Abstract

Just as Dracula represents the fantasized origin of the bohemian, Sherlock Holmes is this figure's fantastic end. The meeting of Holmes and Dracula within the cultural world of the late nineteenth century provides us with a telling reevaluation of the struggles that were played out through the conception of the bohemian from the 1830s on to the final decades of that century and the beginning of the next. As the fate of modern civilization is put at risk in the careers of these characters, their meeting suggests that the definitively marginal figure of the bohemian is central to the history of modernity.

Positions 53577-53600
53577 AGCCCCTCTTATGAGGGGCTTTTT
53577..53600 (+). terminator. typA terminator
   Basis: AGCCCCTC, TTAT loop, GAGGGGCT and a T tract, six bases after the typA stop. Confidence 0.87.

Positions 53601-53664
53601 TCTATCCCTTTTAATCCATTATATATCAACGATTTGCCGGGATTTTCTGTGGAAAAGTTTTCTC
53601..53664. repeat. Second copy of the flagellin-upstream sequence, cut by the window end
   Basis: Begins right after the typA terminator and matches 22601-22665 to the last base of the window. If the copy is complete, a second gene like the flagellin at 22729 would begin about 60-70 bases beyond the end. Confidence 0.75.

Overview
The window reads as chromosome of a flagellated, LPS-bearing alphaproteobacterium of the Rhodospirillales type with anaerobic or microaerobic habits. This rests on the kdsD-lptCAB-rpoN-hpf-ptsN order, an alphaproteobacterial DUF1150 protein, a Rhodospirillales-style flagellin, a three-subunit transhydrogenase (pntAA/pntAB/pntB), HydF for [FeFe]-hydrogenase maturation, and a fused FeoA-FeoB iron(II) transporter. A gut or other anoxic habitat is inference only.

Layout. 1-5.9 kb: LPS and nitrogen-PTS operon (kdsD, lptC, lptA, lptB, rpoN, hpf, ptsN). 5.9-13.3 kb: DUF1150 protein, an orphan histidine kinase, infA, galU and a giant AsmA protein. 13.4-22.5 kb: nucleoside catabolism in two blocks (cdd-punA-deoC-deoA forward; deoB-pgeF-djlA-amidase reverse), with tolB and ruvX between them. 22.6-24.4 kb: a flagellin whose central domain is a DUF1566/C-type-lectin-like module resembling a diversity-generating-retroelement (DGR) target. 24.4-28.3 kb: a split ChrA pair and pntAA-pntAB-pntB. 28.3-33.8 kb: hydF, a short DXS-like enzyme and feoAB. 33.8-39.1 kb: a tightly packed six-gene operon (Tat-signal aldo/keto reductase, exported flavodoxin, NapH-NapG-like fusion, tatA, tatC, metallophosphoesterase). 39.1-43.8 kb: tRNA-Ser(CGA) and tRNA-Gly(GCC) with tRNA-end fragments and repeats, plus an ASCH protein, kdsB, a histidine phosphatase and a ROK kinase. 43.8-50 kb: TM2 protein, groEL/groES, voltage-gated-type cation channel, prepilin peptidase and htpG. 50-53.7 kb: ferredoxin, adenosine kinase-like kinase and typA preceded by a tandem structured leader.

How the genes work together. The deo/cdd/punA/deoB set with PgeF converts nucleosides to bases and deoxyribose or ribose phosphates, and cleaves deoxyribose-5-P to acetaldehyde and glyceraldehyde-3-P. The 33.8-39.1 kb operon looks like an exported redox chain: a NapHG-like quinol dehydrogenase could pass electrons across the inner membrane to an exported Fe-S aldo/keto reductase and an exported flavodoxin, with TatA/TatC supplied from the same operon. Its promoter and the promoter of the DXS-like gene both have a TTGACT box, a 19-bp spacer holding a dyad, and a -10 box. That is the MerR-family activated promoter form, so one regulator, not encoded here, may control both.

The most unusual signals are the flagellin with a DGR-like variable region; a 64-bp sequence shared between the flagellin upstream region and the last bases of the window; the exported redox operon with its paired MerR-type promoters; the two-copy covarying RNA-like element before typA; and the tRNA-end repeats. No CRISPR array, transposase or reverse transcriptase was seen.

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Additional Information

ISSN
1080-6547
Print ISSN
0013-8304
Pages
pp. 537-567
Launched on MUSE
2012-08-29
Open Access
No
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